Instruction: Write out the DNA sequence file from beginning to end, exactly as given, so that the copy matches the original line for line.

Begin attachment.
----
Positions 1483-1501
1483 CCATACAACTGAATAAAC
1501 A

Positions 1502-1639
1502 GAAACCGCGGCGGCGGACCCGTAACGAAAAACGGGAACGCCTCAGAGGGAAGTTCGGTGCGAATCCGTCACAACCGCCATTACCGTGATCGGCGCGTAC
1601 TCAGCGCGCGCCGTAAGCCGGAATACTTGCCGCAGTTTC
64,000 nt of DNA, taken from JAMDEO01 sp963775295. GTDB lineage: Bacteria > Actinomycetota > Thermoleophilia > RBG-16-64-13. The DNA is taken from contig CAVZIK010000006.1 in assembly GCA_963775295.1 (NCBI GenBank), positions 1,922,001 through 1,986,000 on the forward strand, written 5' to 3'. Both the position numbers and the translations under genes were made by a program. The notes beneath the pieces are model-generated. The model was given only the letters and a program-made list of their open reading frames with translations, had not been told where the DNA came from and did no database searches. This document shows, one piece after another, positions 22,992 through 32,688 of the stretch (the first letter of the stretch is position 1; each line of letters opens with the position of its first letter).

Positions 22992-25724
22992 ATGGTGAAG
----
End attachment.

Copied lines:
Positions 1483-1501
1483 CCATACAACTGAATAAAC
1501 A

Positions 1502-1639
1502 GAAACCGCGGCGGCGGACCCGTAACGAAAAACGGGAACGCCTCAGAGGGAAGTTCGGTGCGAATCCGTCACAACCGCCATTACCGTGATCGGCGCGTAC
1601 TCAGCGCGCGCCGTAAGCCGGAATACTTGCCGCAGTTTC
64,000 nt of DNA, taken from JAMDEO01 sp963775295. GTDB lineage: Bacteria > Actinomycetota > Thermoleophilia > RBG-16-64-13. The DNA is taken from contig CAVZIK010000006.1 in assembly GCA_963775295.1 (NCBI GenBank), positions 1,922,001 through 1,986,000 on the forward strand, written 5' to 3'. Both the position numbers and the translations under genes were made by a program. The notes beneath the pieces are model-generated. The model was given only the letters and a program-made list of their open reading frames with translations, had not been told where the DNA came from and did no database searches. This document shows, one piece after another, positions 22,992 through 32,688 of the stretch (the first letter of the stretch is position 1; each line of letters opens with the position of its first letter).

Positions 22992-25724
22992 ATGGTGAAG